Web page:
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Wednesday, 15 October 2003
Page: 16455


Senator IAN CAMPBELL (Minister for Local Government, Territories and Roads) (10:25 AM) —It is very good to be here to close the debate on the Petroleum (Submerged Lands) Amendment Bill 2003 and on the Offshore Petroleum (Safety Levies) Bill 2003, which is an associated bill. Mr Acting Deputy President, when you looked around the Senate for speakers on this bill and looked my way I was engaged in conversation with the Manager of Opposition Business in this place, Senator Joseph Ludwig, and we were discussing the last-minute changes to the program this morning. I take this opportunity to put on record my apologies, as Manager of Government Business, to the opposition. After the bells rang to summon us to the chamber this morning we were informed by parties who had an interest in item No. 1 on the program, which deals with some superannuation matters, that they were not ready to proceed with that debate. It was very last-minute advice and I was assured that we could go on with the next bills. This did, however, leave some communications undone.

I think Senator Ludwig would admit that on most occasions communications between the parties are excellent. We try to advise each other with plenty of notice about changes to the program—which does change quite regularly—but this change was at very late notice to the government. Clearly it is hard for all parties to have to change speakers at the last moment when you come into the place expecting to do one bill and are told, `We are going to do another.' Having said that, I am very pleased that the Senate has been able to make good use of the first hour this morning in dealing with some important measures. Of course, none is more important than the Petroleum (Submerged Lands) Amendment Bill 2003 and associated bill.


Senator Crossin —Keep going. You've got 18 minutes left—talk it out. Unless you tell us what's happening, we don't know what's going on.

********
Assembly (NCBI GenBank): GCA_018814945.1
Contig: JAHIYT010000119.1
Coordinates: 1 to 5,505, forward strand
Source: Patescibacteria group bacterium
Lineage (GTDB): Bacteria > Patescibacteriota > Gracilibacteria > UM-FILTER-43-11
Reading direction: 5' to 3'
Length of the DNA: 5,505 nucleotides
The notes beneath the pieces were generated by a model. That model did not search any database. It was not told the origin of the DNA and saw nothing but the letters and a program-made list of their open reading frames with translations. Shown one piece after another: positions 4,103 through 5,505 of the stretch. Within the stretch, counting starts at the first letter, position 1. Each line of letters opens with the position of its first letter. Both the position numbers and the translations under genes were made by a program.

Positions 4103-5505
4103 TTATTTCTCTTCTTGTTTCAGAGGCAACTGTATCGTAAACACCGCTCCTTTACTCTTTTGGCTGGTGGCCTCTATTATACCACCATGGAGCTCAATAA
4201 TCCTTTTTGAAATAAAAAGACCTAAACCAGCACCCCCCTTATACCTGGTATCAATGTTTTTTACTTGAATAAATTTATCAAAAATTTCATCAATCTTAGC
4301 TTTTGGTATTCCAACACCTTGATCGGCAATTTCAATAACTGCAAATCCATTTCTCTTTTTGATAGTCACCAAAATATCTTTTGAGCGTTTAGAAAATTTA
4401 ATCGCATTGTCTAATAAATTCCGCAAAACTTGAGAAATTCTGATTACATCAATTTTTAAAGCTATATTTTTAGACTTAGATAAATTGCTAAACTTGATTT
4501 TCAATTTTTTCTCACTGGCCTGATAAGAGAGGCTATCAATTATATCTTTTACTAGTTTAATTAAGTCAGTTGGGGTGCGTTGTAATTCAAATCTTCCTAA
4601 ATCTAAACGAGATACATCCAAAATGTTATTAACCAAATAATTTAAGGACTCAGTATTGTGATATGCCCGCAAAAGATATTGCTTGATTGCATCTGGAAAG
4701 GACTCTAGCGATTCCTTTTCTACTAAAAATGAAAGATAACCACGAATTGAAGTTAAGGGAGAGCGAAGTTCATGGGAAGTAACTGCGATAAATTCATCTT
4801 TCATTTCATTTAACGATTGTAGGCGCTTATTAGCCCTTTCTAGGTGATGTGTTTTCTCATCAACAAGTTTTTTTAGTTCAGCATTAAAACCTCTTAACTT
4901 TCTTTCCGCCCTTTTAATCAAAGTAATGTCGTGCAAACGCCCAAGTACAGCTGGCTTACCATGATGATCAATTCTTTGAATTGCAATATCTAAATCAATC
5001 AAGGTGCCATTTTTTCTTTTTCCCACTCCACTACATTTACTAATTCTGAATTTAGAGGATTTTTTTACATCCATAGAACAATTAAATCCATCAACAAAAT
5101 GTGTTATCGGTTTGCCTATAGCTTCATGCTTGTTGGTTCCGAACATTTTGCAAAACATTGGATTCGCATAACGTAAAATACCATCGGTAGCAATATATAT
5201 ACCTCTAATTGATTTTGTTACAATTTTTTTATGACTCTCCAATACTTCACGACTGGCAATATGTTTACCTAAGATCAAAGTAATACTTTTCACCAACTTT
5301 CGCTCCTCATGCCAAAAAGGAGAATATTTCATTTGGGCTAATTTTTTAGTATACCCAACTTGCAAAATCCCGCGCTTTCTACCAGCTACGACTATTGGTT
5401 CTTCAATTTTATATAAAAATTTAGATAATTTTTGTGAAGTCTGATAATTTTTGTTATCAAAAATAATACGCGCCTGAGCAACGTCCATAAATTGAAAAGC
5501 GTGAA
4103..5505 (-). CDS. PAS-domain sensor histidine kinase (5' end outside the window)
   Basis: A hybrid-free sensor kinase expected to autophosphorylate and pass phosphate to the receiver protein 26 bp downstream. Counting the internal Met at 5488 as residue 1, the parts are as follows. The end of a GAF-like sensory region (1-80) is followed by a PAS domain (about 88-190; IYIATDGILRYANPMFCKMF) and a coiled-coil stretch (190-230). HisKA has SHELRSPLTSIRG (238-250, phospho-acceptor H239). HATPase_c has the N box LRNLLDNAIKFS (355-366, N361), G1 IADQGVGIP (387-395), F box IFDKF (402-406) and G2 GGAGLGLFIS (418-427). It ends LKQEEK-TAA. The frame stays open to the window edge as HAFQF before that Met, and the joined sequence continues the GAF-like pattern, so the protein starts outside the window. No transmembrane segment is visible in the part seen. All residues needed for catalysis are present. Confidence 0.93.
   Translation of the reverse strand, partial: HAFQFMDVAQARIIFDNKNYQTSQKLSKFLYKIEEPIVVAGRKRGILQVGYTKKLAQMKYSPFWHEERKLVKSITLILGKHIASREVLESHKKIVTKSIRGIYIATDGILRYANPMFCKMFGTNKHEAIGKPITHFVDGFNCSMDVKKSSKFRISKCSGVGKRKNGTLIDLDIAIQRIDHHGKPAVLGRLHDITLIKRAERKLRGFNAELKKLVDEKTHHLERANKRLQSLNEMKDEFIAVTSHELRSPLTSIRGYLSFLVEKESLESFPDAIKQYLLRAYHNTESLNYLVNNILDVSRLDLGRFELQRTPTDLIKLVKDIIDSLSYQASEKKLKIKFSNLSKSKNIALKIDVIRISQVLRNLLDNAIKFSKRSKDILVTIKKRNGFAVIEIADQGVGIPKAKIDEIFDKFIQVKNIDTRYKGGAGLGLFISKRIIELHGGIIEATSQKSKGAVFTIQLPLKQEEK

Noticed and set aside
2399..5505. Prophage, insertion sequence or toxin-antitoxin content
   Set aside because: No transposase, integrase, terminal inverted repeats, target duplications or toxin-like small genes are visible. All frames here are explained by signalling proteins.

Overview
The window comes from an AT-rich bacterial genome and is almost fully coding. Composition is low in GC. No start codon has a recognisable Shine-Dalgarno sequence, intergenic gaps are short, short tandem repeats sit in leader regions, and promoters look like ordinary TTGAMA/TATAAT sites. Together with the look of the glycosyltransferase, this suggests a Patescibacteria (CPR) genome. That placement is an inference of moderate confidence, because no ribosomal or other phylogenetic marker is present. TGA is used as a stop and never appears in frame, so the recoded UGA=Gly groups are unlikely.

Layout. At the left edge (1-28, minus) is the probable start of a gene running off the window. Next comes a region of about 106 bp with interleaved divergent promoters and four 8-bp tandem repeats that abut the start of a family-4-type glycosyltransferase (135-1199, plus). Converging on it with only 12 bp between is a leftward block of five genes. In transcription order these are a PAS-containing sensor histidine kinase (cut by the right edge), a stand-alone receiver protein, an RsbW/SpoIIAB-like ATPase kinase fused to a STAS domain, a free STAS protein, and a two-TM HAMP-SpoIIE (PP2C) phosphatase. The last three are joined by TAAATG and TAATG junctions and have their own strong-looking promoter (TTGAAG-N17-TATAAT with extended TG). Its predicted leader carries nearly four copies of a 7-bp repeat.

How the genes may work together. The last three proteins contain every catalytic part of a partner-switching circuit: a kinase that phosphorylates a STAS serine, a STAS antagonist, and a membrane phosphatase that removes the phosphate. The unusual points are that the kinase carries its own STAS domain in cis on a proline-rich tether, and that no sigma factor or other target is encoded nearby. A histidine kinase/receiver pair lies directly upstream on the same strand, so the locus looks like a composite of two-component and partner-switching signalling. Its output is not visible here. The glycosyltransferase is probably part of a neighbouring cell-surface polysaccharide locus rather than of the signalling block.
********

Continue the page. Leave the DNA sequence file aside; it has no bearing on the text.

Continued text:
Senator IAN CAMPBELL —That is not what I am here to do; I am here to close the debate. I was making a very frank apology to the Manager of Opposition Business, taking the opportunity do so in summing up on this bill. I thank those senators who have contributed to the debate on these measures—measures that will establish the National Offshore Petroleum Safety Authority. This will increase certainty for a very important Australian industry. It will ensure that there is a consistent safety regulatory regime across all Commonwealth waters and state and Northern Territory coastal waters.

The establishment of the authority represents a major achievement by the government in responding to the wishes and needs of the offshore petroleum industry, and of the work force in this unique and important industry, in relation to safety regulation. As you would recall, Mr Acting Deputy President, it was an election promise made prior to the last election in 2001—a commitment to Australia's offshore petroleum industry and all of those outstanding Australians who work in that industry—to deliver this uniform national safety regulatory regime to improve safety outcomes and reduce the regulatory burden faced by industry. It is in essence a win-win measure. It means a safer environment for an important industry and will at the same time lighten the regulatory burden.

I think all Australians, particularly those who are driving around in their vehicles on the roads of Australia listening to the parliamentary news network this morning—who are in fact burning the fuel that is often brought to the shore from the petroleum industry—can drive happily in the knowledge that the fuel that they rely on, and quite often take for granted, is, as a result of these measures being discussed in the national parliament today, going to get there in a better way. Those who are involved in the important business of extracting the petroleum products on offshore rigs through the offshore petroleum industry can do so under a much safer environment. Again, I do repeat my thanks to senators for their contributions to this debate. I wish the bill a speedy passage and reiterate my apologies to opposition and other senators for the late rearrangement of the program earlier this morning.

Question agreed to.

Bill read a second time.